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White flower clumps May and July blooms 5-10 feet tall Wildlife enjoy its white berries Stems are green in summer and red in winter!
Prairie and grassland. Also flourishes as undergrowth in new forest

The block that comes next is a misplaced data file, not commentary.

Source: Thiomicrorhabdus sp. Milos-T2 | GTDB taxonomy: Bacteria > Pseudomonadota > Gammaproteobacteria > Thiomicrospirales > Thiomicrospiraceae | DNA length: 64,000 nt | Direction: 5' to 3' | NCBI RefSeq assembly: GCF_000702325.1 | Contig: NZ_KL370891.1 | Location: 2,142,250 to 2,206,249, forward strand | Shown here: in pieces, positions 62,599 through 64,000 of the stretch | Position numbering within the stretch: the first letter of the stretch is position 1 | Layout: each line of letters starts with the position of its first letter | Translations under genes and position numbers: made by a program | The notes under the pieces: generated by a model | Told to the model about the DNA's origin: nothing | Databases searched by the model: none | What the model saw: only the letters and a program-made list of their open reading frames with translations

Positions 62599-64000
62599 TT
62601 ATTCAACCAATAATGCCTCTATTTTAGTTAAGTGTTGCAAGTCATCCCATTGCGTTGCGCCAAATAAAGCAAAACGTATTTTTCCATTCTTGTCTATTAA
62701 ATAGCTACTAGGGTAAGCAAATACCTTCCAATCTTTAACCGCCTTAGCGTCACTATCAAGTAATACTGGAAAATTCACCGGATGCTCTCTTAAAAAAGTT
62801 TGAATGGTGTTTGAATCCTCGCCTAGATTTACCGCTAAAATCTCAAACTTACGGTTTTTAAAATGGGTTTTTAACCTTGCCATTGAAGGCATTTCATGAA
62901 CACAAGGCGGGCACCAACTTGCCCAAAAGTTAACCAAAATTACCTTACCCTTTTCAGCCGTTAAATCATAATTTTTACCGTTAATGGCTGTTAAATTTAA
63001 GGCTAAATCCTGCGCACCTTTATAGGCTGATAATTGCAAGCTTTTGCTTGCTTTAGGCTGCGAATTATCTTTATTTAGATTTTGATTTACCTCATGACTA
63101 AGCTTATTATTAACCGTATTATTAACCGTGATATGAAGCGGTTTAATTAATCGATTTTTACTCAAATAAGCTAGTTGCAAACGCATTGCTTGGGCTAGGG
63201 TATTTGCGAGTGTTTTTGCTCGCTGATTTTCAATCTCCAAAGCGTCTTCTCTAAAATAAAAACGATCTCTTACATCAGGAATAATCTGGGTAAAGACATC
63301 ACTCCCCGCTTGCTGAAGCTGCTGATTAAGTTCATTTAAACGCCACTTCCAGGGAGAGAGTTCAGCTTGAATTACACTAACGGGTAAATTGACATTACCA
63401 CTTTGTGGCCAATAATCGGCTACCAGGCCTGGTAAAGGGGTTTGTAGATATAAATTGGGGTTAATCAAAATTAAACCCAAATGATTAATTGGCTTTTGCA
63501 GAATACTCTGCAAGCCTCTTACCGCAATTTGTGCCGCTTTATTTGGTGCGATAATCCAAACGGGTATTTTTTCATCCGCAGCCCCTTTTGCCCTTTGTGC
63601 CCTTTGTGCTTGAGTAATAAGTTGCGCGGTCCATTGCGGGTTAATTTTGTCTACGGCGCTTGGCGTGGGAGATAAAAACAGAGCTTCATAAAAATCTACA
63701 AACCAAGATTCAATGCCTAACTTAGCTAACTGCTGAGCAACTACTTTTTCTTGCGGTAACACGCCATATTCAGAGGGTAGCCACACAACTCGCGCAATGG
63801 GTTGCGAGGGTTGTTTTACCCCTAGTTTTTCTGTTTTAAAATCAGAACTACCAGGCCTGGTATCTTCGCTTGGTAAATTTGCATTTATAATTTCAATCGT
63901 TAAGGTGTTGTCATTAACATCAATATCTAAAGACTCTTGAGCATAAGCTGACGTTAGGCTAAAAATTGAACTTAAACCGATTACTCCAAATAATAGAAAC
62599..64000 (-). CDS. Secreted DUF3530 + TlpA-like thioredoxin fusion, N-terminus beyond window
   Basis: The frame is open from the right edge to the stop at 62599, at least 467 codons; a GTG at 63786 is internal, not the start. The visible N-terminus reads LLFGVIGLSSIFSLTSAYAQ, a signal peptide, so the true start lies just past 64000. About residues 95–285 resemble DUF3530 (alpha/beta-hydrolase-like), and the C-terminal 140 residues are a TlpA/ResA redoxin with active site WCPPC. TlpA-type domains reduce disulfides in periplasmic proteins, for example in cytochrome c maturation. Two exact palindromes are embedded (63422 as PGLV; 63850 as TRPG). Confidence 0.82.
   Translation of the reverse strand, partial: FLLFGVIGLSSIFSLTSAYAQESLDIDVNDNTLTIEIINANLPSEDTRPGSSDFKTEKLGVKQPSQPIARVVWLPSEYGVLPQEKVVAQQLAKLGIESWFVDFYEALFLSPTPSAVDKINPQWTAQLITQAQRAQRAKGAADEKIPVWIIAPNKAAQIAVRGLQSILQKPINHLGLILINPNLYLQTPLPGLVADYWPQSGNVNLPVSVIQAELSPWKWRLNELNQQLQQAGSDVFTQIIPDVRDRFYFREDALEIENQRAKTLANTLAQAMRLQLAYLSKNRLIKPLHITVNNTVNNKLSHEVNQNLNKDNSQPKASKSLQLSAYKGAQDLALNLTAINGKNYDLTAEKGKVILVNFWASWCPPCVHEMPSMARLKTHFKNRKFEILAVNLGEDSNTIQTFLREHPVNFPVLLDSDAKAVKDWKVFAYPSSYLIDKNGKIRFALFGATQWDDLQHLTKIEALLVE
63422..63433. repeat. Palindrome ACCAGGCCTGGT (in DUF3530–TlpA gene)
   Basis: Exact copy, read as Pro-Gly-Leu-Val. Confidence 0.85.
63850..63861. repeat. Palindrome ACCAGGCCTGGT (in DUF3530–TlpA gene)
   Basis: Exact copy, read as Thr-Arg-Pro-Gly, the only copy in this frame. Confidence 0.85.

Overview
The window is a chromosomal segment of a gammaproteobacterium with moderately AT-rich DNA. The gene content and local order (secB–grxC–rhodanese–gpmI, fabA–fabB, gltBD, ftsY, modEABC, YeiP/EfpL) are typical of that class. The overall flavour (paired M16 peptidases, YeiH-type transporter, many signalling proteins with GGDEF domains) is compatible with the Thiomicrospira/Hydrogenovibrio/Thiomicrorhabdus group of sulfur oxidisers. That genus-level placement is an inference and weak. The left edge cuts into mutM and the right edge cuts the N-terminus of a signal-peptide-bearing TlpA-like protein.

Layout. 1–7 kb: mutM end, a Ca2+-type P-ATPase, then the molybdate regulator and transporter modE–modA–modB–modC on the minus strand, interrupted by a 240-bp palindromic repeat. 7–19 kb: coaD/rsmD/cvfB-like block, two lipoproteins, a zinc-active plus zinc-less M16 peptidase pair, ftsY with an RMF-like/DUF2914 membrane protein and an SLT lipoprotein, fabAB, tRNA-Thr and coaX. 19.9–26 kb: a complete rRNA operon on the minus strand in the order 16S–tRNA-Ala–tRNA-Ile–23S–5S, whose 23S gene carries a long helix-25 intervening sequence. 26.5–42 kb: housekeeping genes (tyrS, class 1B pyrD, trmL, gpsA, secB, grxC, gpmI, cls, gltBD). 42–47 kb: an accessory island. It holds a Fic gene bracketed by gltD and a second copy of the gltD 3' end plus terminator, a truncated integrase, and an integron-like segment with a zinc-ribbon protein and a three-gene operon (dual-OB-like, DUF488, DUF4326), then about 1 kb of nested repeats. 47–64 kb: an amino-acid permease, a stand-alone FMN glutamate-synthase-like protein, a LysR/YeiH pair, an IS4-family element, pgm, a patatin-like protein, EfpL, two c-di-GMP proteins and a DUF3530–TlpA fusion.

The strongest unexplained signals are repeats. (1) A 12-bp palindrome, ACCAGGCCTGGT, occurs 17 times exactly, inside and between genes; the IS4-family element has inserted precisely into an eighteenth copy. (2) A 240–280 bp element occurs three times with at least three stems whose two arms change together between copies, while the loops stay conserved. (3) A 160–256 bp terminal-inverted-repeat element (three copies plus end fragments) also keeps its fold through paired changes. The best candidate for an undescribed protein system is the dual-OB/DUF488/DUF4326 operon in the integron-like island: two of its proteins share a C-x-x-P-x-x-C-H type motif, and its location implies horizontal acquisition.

Also known as Cornus Stolonifera. The natives smoked the inside bark in their pipes. They called it Kinnickkinnick ("that which is mixed"). It was prepared by scrapping the bark and toasting the shavings over the fire. Thick wands of Red Osier Dogwood were used for pipe stems. The red color of the bark was also used to produce a red dye. The branches are excellent for making baskets. Red Osier Dogwood is useful for erosion control on steam banks. The shrubs are grazed on by moose and elk. This is usually the strongest proof of their presence. When toasted and dried, the inner bark can be mixed with tobacco to cancel out the undesirable effects of nicotine. Considered good for any illness relating to the lungs. Fined powdered, can be used on wounds to stop bleeding. Used for various skins conditions. Native women would use a poultice for the pain on the nipples cause by breastfeeding.